Evaporative Humidifiers

Evaporative humidifiers usually have a wick or filter that's used to absorb water. This water is evaporated by a fan and pushed out of the unit. Evaporative humidifiers offer a more natural form of humidification. As your moisture levels increase, the evaporation rate will gradually decrease. While these work great, many people dislike the noise created by the unit's fan.

Impeller Humidifiers

These humidifier units have a spinning disk that's submerged in the water tank. This disk is what actually creates the mist. Humidifiers with impellers tend to be quieter to evaporative, fan-based models.

Ultrasonic Humidifiers

These are some of the most modern humidifiers you'll find on the market. An ultrasonic humidifier has a small metal diaphragm that vibrates at an ultrasonic frequency. This vibration creates water droplets without creating noise, and the mist can be described as a cool fog. Many ultrasonic humidifiers will also have antibacterial features to prevent stagnant water.

icon_bulb-blue-1Humidifier Tip:
Consider your climate when shopping for a humidifier.  Cool mist humidifiers are recommended for warm, dry areas while warm mist humidifiers are better for cool, dry areas. 

Warm Mist Humidifiers

Warm mist humidifiers aren't as popular cool mist humidifiers, but the warm mist produced by these units can be extremely soothing during the cold or flu season.  All warm mist humidifiers have some sort of heating element that heats the water in the tank.  As a result, they use more electricity than cool mist humidifiers and can be a burn risk.  However, because these humidifiers heat water before dispersing it into the air, so there's significantly less room for bacteria growth, meaning less filter changes are required.  Almost all warm mist humidifiers use steam to add moisture to your air.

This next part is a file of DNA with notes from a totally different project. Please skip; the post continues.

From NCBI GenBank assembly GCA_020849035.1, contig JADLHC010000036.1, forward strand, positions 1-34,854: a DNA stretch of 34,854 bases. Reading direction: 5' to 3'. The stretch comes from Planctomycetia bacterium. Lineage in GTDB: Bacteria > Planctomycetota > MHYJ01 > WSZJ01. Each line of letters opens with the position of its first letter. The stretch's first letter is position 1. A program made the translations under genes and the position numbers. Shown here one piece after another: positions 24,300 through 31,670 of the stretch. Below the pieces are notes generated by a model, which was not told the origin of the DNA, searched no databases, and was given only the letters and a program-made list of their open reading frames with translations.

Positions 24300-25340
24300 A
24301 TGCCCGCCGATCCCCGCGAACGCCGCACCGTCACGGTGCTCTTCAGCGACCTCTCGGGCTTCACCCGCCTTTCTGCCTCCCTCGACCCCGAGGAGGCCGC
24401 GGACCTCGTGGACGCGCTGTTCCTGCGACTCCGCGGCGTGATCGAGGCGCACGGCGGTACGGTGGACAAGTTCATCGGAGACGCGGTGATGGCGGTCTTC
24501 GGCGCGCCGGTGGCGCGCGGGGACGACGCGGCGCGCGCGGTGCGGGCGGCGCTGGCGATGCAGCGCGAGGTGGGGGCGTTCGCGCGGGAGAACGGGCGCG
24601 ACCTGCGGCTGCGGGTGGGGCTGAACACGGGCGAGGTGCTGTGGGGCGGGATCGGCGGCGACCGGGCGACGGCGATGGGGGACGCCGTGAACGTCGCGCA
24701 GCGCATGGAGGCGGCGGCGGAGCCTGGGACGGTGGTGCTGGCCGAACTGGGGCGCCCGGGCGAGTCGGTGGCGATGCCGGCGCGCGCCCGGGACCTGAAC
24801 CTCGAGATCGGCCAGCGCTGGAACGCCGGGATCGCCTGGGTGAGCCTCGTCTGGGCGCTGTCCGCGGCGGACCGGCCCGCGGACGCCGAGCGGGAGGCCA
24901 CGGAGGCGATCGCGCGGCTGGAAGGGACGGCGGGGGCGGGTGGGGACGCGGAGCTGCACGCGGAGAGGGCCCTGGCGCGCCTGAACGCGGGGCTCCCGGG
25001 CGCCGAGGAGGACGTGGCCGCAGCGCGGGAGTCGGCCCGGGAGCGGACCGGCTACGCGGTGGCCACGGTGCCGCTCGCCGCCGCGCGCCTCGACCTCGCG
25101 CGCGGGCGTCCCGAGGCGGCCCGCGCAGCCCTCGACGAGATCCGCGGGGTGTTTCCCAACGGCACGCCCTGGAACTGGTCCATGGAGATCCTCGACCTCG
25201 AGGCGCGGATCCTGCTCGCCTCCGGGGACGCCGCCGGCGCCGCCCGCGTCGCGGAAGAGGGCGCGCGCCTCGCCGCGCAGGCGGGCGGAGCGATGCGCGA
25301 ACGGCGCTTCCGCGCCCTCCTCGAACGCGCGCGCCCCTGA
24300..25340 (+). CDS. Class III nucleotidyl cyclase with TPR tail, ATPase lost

Steam

These are the simplest and least expensive.  Water is boiled and sent out as steam, which then kills any mold or bacteria.  Many offer the benefit of dispensing medications for inhalation, but they're not suitable for use with children because of the burn risk. 

Cool Mist Versus Warm Mist Humidifiers - Which Should You Choose? 

Both types are equally effective at adding humidity to the air, but each has pros and cons.  The one you choose will really depends on personal preference.  Look at the charts below for a quick overview of the two:

Cool Mist Humidifiers

9915

Pros:

Cons:

  • Covers larger areas

  • Less expensive to purchase than warm mist units

  • More energy-efficient

  • Safer to use around children

  • Bacteria can accumulate in the tank if the unit isn't maintained frequently

  • Can be noisier than warm mist humidifiers

 

Warm Mist Humidifiers

humidifier1

Pros:

Cons:

  • Steam kills bacteria

  • Generates heat - good for cooler areas

  • May be able to dispense medications for inhalation

  • Not recommended for use around children because of burn risk

  • Dangerous if tipped over